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ragingloli's avatar

What effects on its surroundings do you expect from an object moving at relativistic speeds?

Asked by ragingloli (47662points) August 31st, 2009

Say you have a superfluid ( a supercooled fluid that has lost its ability to create friction, a.k.a. Bose-Einstein-Condensate) that is also ferromagnetic, that you can accelerate in a torus, that in the constraints of this argument is indestructible. Since this fluid is frictionless, you can accelerate close to the speed of light (relativistic speed).
What effects on the immediate environment do you imagine will this setup produce?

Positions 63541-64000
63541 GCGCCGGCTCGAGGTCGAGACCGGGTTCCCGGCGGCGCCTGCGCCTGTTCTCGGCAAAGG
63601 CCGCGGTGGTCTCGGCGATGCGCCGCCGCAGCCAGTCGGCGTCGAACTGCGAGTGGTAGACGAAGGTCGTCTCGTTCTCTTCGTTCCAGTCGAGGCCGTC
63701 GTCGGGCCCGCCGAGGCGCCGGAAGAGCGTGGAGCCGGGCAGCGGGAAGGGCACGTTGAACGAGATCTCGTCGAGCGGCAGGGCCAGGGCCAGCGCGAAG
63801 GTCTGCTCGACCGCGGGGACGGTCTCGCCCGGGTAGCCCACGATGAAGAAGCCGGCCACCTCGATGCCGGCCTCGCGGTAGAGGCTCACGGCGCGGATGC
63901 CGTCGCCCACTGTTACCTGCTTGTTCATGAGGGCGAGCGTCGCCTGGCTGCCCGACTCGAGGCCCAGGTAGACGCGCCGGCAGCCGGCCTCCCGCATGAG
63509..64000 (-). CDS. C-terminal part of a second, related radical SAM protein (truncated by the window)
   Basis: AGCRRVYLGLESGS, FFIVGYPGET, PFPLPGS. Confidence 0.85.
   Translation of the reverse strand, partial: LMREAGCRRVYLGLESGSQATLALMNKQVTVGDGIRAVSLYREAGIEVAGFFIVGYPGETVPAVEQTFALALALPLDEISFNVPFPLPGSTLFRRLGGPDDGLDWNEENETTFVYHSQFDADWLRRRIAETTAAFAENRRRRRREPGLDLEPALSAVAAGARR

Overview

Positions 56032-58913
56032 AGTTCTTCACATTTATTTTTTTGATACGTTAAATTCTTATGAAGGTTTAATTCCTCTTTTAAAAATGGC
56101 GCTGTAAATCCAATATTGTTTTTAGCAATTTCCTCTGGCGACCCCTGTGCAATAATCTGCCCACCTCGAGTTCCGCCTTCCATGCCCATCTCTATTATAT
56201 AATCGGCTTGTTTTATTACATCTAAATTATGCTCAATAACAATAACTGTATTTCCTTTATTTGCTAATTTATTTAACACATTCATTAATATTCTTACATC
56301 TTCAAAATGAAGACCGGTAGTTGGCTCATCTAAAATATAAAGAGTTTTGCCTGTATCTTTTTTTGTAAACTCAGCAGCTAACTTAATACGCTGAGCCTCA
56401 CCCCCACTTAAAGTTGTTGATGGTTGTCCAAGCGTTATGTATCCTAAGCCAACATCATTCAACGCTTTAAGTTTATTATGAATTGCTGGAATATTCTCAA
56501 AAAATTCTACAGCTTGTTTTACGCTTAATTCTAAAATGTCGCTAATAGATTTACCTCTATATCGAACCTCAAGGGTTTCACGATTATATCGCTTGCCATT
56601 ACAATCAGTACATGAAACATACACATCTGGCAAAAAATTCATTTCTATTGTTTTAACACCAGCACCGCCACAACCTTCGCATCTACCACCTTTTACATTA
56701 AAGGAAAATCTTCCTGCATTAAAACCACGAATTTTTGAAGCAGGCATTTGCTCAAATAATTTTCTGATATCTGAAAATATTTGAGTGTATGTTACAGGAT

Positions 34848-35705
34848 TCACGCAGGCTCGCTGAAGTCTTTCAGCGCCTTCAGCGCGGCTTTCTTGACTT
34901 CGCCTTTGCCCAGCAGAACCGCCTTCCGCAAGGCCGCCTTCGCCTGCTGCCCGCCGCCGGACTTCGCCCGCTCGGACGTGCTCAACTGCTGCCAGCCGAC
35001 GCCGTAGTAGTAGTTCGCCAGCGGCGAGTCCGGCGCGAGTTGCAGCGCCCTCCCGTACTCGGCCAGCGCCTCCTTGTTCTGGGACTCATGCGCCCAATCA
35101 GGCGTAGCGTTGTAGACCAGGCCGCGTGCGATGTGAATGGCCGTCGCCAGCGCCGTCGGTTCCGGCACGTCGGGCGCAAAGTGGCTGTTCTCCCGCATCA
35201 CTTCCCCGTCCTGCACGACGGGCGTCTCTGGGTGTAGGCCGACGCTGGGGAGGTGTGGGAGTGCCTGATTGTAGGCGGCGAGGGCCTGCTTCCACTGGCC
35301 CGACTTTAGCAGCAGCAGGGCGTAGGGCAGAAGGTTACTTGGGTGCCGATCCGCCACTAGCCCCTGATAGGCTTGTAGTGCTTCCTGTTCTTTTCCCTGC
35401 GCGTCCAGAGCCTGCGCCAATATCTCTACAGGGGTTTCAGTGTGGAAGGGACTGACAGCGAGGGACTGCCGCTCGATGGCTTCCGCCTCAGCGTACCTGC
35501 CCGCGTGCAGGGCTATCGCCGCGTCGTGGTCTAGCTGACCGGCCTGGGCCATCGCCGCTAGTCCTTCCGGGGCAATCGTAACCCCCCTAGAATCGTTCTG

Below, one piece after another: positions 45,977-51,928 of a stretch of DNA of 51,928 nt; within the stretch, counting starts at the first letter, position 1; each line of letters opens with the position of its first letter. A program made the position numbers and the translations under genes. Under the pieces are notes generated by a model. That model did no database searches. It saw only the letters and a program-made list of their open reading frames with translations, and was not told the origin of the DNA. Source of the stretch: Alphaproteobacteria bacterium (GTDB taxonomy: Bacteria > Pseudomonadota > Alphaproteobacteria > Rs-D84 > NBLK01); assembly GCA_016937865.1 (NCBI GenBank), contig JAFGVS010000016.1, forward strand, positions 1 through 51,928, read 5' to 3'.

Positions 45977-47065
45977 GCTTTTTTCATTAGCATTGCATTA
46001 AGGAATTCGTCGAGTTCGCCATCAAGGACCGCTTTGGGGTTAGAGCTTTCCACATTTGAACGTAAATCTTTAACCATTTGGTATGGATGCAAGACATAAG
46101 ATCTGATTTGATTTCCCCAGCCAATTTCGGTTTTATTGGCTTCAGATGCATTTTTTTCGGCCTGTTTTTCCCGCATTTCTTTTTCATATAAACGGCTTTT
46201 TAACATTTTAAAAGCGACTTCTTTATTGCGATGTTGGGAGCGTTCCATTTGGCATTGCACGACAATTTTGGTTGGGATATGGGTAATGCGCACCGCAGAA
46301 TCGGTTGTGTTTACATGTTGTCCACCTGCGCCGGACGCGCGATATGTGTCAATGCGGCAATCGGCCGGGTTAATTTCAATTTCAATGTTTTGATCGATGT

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3 Answers

grumpyfish's avatar

Grumpyfish is no physicist, but accelerating something only increases its effective mass, not its actual mass. So you shouldn’t see any increase in local gravity effects.

bumwithablackberry's avatar

Constipation, hey do you wanna go grab a beer?

Shuttle128's avatar

At the very least you’d see some Doppler effects.

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